In biology, a food web represents all the possible paths energy and nutrients can take through an ecosystem, from one organism to the next. Each path is a food chain, and contains several trophic levels, which separate different types of organisms. A tertiary consumer is one trophic level of a food chain. A tertiary consumers is any consumer that eats mainly primary and secondary consumers.
Everybody is Somebody's Lunch
The first step in a food chain is composed of producers, including plants, algae, phytoplankton, and some forms of bacteria. These organisms are autotrophs, meaning they create their own food. Subsequent trophic levels are all made up of consumers, which rely on other organisms as a food source. Primary consumers are herbivores, eating only plants. Secondary consumers eat herbivores. A tertiary consumer is the fourth trophic level; these organisms eat primary and secondary consumers as a primary source of food. A tertiary consumer may not be at the top of the food chain; there can be other predators at higher trophic levels.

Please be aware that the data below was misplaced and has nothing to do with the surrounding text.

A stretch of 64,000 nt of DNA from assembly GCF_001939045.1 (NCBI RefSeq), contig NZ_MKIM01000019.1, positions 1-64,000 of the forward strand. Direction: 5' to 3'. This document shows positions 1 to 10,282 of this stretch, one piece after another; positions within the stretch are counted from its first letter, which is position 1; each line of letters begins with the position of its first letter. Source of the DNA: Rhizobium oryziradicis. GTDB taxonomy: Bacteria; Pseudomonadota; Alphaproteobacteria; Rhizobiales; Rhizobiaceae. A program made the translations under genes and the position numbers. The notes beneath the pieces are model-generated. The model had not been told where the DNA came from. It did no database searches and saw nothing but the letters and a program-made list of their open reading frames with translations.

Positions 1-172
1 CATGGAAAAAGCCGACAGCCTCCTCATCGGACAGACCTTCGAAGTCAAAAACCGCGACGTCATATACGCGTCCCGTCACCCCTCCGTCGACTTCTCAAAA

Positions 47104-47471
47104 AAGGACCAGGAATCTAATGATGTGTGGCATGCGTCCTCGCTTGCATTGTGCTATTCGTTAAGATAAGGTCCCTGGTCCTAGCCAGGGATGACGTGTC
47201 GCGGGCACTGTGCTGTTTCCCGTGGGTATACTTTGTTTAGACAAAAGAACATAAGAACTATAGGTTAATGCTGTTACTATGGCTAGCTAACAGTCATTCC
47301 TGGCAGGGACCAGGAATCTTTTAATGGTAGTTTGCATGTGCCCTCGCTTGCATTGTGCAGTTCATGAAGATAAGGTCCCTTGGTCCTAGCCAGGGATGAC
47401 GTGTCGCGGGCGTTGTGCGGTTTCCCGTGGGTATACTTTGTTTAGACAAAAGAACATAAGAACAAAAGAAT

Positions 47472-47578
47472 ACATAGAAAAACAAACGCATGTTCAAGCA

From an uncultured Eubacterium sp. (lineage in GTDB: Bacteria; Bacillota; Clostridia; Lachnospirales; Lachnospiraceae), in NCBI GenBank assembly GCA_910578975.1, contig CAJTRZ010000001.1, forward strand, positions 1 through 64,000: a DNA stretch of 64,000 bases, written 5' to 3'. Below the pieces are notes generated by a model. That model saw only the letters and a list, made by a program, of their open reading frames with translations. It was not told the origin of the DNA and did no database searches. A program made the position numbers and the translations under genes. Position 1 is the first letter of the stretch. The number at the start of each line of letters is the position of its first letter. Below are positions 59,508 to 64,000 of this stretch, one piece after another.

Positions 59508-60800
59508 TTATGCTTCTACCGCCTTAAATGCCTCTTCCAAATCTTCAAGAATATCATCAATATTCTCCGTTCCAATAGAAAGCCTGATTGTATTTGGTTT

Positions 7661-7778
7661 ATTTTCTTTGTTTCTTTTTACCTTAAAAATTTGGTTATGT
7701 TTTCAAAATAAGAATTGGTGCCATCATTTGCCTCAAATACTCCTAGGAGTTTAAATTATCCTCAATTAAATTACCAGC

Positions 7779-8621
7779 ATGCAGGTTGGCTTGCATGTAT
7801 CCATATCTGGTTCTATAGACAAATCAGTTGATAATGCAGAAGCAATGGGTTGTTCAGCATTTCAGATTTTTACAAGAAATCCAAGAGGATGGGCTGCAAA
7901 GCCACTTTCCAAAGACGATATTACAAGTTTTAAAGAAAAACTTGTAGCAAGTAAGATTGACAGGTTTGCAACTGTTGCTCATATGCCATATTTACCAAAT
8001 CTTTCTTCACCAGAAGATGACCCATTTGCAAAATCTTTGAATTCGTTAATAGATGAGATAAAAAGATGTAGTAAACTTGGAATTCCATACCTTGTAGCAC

Who's On the Menu
Tertiary consumers can be omnivores or carnivores, meaning their diets can include plants or consist of only meat. A good example of a tertiary consumer is a hawk, which can feed on secondary consumers, such as snakes, as well as primary consumers, such as mice and birds. However, an apex predator, such as a mountain lion, is still at a higher trophic level than the hawk.